Now through Saturday, the UCSB Department of Theater and Dance will complete its run of Oscar Wilde’s comic masterpiece The Importance of Being Earnest, starring a handful of talented student actors and directed by Simon Williams.

Wilde’s The Importance of Being Earnest, which my friend John Biggs made into a sparkling and delicious comic opera a few years back, is what I call a perfect comedy. It has, while it unfolds upon the stage, the power to transport the audience to another part of the universe, where nonsense reigns and giddy self-absorption is the standard of conduct.

The three highly successful comedies that Wilde wrote before EarnestLady Windermere’s Fan, A Woman of No Importance and An Ideal Husband — all addressed some serious contemporary moral or social issue, which the laughs made easier to swallow. Earnest addresses no issues at all — except the need for six of its characters to get married to the person they love. What makes it perfect is that, in our hearts, we desperately long for these frivolous ninnies to find and marry their soul mates. When they do, our satisfaction is infinite.

“Why is it,” Algernon Moncrieff asks his valet, “that at a bachelor’s establishment the servants invariably drink the champagne? I ask merely for information.”

“I attribute it to the superior quality of the wine, sir,” Algy’s manservant replies. “I have often observed that in married households the champagne is rarely of a first-rate brand.”

“Good heavens!” exclaims the wildly eligible young bachelor. “Is marriage so demoralising as that?”

Susan Sontag dedicated her epoch-making “Notes on Camp” to Wilde, and The Importance of Being Earnest truly does represent the emergence of a new sensibility, one that finds everything is — delightfully— a bit much.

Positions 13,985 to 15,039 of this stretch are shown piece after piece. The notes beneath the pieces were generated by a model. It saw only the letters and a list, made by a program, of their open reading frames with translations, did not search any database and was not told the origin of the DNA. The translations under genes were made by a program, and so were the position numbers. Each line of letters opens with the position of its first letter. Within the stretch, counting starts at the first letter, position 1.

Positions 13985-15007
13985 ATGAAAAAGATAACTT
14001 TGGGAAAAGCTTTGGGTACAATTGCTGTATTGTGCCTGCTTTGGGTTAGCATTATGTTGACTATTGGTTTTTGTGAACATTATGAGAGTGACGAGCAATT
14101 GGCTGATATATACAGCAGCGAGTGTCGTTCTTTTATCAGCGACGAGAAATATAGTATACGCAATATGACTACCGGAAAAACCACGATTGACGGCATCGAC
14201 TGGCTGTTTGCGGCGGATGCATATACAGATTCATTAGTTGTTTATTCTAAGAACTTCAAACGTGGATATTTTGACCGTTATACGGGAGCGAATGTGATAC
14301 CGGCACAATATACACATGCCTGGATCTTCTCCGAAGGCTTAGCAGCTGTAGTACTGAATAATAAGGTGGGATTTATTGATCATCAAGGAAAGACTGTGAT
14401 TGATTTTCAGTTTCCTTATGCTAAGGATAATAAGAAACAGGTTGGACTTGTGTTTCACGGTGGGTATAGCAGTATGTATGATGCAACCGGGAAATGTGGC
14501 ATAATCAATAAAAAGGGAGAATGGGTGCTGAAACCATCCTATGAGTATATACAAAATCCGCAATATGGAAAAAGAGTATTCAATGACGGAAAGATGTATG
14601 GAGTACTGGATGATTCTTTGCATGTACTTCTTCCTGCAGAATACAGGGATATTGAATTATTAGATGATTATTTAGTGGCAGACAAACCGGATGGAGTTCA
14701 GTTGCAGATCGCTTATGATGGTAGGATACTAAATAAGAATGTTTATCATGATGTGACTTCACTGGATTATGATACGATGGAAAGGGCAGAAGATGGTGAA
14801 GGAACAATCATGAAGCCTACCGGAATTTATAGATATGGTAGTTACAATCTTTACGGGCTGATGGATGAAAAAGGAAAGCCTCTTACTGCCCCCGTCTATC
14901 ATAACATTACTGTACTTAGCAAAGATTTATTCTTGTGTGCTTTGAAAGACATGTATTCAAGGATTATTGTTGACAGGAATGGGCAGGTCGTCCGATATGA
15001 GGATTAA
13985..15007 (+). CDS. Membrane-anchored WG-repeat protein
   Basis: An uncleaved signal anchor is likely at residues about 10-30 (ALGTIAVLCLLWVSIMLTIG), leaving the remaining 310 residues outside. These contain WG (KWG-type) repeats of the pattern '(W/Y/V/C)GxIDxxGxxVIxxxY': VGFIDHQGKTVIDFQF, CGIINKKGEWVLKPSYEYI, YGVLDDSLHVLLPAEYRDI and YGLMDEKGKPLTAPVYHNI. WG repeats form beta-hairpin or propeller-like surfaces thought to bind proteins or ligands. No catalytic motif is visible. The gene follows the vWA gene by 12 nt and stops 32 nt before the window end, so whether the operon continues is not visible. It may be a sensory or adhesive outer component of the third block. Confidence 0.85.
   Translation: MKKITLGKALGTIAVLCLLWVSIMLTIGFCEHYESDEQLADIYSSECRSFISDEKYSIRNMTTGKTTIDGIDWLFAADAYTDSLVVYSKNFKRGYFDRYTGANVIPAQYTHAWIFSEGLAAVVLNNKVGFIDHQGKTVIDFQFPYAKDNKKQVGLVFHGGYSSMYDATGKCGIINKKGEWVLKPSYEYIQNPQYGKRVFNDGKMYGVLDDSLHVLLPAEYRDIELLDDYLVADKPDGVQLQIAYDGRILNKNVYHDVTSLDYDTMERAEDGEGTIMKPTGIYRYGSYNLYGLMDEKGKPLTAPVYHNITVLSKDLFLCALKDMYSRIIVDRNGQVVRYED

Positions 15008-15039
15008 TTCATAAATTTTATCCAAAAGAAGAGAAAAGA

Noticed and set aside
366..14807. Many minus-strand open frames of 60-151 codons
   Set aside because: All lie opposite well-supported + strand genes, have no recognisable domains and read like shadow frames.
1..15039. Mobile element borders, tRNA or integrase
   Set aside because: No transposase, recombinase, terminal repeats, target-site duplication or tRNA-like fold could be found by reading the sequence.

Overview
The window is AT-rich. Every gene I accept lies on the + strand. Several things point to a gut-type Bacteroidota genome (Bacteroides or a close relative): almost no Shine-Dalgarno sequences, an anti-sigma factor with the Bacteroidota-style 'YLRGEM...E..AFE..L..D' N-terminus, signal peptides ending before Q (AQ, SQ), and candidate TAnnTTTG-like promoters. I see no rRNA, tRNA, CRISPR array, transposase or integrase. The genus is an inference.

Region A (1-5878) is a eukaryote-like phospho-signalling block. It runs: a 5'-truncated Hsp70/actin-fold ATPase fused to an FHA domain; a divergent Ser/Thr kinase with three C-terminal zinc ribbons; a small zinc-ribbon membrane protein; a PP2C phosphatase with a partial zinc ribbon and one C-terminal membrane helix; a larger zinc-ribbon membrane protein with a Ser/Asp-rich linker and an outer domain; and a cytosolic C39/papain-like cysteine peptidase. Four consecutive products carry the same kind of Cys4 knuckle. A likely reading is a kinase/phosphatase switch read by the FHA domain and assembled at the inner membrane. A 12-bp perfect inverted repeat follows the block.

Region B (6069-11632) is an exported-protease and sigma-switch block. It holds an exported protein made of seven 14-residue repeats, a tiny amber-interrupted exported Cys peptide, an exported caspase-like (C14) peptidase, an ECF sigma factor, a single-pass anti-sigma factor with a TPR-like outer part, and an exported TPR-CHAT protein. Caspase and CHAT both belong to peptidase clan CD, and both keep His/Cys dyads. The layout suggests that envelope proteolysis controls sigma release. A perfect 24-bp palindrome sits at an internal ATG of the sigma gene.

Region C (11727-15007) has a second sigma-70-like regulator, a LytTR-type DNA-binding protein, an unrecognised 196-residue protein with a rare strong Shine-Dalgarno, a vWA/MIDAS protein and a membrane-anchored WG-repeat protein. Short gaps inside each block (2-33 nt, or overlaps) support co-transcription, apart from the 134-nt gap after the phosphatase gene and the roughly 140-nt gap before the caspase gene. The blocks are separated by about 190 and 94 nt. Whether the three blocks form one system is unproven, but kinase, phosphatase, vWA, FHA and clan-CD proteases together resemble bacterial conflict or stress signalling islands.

As spokeswoman for the old sensibility, Lady Bracknell’s function is to haughtily deplore everything she sees going on around her. “Mr. Worthing,” she protests, “I confess I feel somewhat bewildered by what you have just told me. To be born, or at any rate bred, in a handbag, whether it had handles or not, seems to me to display a contempt for the ordinary decencies of family life that reminds one of the worst excesses of the French Revolution. And I presume you know what that unfortunate movement led to?”

It is not, moreover, only people in their 20s who long to leave the old, imprisoning attitudes behind. There is Parson Chasuble, 60 if he’s a day, who comes upon Miss Prism and her student, Cecily, a darling ingenue. “I hope, Cecily, you are not inattentive.”

“Oh, I am afraid I am,” she replies, with melting honesty.

Dr. Chasuble forgets himself. “That is strange,” he says, “Were I fortunate enough to be Miss Prism’s pupil, I would hang upon her lips … I spoke metaphorically. My metaphor was drawn from bees. Ahem!”

There is not much immediate social relevance to this play, and you will search for it at your peril.

Earnest plays at 8 p.m. Wednesday through Friday, Feb. 18-20, and at 2 p.m. Saturday, Feb. 21 in the UCSB Performing Arts Theater, 552 University Road (no late admission). Tickets are $17 for general admission, $13 for UCSB students, faculty, staff, alumni, seniors and children, and they can be purchased at the Theater & Dance Ticket Office, by phone at 805.893.7221 or online by clicking here.

— Gerald Carpenter covers the arts as a Noozhawk contributing writer. He can be reached at The opinions expressed are his own.